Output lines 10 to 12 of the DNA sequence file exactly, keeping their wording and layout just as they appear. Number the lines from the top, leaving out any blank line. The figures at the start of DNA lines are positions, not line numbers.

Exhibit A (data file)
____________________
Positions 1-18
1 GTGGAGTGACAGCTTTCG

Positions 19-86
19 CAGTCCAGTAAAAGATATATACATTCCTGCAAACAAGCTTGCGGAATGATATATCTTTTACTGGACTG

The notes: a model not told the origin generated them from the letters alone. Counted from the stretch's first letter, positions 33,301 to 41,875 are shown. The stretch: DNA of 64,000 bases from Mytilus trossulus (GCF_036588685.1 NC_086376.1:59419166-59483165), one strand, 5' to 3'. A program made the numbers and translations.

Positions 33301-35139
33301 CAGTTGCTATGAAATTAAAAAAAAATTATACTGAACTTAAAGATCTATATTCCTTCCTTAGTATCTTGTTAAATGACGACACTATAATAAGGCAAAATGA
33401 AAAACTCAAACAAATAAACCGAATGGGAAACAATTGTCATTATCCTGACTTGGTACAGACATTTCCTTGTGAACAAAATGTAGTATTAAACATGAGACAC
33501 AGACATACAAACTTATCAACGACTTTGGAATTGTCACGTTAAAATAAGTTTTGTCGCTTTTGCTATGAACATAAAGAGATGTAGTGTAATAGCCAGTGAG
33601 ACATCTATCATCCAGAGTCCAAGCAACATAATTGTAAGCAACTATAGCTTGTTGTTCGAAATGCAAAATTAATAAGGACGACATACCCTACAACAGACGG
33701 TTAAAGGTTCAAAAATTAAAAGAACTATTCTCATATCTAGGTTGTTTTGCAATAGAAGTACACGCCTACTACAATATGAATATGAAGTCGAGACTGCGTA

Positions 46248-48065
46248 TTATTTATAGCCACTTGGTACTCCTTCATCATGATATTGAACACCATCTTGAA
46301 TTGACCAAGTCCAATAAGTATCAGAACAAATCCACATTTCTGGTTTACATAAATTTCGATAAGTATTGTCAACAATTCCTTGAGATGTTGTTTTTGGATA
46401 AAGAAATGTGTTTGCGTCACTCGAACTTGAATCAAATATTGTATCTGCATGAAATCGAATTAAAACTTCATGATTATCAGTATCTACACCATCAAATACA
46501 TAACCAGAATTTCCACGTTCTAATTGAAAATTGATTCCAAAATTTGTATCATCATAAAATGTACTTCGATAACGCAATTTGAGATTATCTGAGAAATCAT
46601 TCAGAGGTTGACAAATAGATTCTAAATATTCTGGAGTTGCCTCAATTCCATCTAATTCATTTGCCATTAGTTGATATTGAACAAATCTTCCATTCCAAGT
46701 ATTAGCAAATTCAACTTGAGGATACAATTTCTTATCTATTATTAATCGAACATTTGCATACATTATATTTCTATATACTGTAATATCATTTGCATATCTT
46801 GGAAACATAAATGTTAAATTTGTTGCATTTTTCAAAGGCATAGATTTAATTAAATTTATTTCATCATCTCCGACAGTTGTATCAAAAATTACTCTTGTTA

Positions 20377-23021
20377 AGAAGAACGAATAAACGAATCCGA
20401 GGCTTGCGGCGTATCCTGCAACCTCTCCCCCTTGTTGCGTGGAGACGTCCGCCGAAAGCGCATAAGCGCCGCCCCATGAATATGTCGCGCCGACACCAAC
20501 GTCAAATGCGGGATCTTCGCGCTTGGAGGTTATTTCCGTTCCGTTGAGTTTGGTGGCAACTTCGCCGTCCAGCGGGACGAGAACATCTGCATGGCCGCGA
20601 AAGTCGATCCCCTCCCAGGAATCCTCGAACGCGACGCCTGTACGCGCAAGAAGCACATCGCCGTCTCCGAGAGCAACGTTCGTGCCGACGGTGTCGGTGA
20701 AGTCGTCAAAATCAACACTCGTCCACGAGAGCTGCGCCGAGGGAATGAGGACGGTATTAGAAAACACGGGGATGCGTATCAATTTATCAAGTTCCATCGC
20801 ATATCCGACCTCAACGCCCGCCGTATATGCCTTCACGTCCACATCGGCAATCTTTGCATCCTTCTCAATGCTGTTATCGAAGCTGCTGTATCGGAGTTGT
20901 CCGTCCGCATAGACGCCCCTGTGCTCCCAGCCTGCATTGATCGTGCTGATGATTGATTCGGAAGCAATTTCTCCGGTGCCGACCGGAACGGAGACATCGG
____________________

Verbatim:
33601 ACATCTATCATCCAGAGTCCAAGCAACATAATTGTAAGCAACTATAGCTTGTTGTTCGAAATGCAAAATTAATAAGGACGACATACCCTACAACAGACGG
33701 TTAAAGGTTCAAAAATTAAAAGAACTATTCTCATATCTAGGTTGTTTTGCAATAGAAGTACACGCCTACTACAATATGAATATGAAGTCGAGACTGCGTA

Positions 46248-48065